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AGA CEO Says Internet Gambling May be Back on the Agenda

by Hillary LaClair, Senior Editor

               Despite the Bush administration’s “midnight drop” submission of the new regulations for the UIGEA, the American Gaming Association says that Congress may consider a legalized online gaming industry. According to a report in the Reno Gazette-Journal, AGA CEO Frank Fahrenkopf feels that internet casino gambling will be the subject of much attention in the next few years.

                Fahrenkopf expects that the need to tax gaming income, with the slope of the U.S. economy the main priority for upcoming administration, will eventually be the reason for its legalization. “There have been projections circulated on the Hill that it can raise billions of dollars in new federal revenue,” he said at the Global Gaming Expo in Las Vegas. “So we can expect that the whole issue of internet gambling will be front and center in the next Congress.

                “Federal lawmakers see that potential tax revenue from Internet gaming could fuel their legislative agenda.”

                The AGA is a major organizer of the Gaming Expo, which could attract as many as 30,000 attendees from around the world.

                Fahrenkopf continues, “Congress has adopted a pay-as-you-go system. So any Congressman or Senator who introduces a piece of legislation that is going to cost something will also have to show how they are going to pay for it, either by cutting spending in one place or raising taxes in another. So we know under those circumstances, they will be looking around at a place to get additional revenue.”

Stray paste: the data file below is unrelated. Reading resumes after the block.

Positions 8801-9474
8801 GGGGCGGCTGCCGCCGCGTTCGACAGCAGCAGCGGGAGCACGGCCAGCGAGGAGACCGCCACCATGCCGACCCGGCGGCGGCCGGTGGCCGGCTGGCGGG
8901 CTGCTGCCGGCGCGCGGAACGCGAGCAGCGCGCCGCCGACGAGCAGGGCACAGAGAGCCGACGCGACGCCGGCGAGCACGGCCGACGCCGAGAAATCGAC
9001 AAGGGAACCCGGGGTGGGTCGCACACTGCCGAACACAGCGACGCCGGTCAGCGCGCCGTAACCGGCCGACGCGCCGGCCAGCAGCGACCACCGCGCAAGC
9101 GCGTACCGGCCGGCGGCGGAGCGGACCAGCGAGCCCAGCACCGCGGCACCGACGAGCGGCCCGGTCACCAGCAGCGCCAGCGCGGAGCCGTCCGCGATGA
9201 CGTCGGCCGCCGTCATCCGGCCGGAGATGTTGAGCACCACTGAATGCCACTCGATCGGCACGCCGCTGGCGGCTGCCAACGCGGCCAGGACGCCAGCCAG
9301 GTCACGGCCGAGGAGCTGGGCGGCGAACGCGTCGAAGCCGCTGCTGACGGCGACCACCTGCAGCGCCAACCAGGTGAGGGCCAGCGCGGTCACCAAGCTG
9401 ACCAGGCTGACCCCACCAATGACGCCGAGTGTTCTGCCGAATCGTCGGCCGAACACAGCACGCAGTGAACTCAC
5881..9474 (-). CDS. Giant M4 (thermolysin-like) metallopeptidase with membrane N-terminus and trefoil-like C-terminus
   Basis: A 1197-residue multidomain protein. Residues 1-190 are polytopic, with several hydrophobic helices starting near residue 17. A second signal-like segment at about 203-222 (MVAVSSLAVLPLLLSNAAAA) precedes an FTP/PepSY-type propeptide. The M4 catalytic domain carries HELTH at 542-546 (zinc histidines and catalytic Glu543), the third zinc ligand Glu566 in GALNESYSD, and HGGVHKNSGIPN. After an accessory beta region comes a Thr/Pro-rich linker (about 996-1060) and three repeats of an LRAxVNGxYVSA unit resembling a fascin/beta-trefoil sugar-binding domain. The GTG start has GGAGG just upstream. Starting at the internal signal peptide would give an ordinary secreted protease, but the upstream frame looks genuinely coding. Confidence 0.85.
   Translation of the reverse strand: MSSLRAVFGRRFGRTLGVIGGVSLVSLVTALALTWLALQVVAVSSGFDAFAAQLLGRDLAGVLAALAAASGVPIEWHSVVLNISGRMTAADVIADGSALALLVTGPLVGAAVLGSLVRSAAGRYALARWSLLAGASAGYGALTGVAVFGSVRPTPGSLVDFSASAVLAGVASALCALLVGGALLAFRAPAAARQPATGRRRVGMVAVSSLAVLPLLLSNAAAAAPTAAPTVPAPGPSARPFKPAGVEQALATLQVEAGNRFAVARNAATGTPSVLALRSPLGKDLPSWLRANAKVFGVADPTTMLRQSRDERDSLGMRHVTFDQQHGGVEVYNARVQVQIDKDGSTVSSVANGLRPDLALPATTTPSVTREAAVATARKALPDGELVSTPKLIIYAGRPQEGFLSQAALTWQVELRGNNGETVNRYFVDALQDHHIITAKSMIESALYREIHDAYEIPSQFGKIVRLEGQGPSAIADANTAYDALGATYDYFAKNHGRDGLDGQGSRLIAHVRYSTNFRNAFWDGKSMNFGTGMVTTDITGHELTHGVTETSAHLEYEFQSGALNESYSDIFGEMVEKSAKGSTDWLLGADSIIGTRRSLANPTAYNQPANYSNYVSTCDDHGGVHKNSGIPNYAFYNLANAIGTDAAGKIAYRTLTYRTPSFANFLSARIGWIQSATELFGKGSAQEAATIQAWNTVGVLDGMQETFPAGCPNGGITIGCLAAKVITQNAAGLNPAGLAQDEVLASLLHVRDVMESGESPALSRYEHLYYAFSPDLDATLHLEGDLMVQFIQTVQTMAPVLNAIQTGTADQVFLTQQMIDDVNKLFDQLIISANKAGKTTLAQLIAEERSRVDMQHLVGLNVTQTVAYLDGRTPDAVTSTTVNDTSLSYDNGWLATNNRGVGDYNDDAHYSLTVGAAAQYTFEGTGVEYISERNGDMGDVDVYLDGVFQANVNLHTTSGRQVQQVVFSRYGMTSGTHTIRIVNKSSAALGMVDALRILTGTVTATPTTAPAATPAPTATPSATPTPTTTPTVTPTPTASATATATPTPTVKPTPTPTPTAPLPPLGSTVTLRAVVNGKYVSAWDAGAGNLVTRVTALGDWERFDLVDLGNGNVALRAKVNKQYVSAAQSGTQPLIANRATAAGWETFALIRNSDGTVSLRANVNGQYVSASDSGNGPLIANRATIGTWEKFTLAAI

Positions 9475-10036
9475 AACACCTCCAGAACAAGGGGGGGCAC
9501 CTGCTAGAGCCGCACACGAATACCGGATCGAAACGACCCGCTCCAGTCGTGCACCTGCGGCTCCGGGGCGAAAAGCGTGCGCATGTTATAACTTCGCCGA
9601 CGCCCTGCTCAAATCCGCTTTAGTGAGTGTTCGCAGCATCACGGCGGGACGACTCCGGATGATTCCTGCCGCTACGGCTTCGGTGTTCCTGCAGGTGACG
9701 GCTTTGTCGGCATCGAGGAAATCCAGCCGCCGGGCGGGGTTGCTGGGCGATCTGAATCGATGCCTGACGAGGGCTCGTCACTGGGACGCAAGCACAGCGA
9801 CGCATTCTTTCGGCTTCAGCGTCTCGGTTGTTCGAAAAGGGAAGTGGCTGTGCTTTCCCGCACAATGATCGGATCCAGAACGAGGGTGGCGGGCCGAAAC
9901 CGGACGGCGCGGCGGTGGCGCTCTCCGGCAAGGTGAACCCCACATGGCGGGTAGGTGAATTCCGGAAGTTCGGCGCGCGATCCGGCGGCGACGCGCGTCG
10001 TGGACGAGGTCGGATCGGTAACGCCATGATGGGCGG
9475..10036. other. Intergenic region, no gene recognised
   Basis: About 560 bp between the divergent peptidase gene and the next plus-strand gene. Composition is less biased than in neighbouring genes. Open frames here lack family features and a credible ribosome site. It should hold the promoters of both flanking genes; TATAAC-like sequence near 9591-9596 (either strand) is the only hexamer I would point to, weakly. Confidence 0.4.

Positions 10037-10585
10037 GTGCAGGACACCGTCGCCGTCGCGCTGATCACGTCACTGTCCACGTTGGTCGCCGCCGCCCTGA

The influential executive has not said it will be an easy task however, warning that any push to legalize online casinos will be faced with years of anti-gaming work. Fahrenkopf alluded to the passing of the UIGEA last week as the Bush administration makes its exit and the efforts of the Massachussets House Financial Services Committee chairman and Democratic Representative Barney Frank to challenge this legislation.

                Frank has continued to argue for the overturn of the UIGEA, the bill passed to prohibit the transfer of funds from financial institutions to internet gambling firms, claiming that its regulations are difficult both to enforce and to interpret as far as what is considered “illegal internet gambling.” He is confident that the upcoming administration will be more lenient toward online gaming.

                “With the Obama administration, you wouldn’t see these bad regulations,” Frank told

                There is also the issue of land casinos and their operators. The land casino market is already in distress, and with the addition of internet casino gambling, some feel this could be the end to the land market altogether.

                Fahrenkopf addressed the mixed feelings of various Nevada gaming companies on internet casino gambling saying, “If it were legalized, I know that Harrah’s, which now owns the World Series of Poker, would be extremely interesting in getting into that market. We know that MGM has been bullish on Internet gaming for a long time. Steve (Wynn)…I don’t know what he would do and I don’t know what some of the other operators would do.”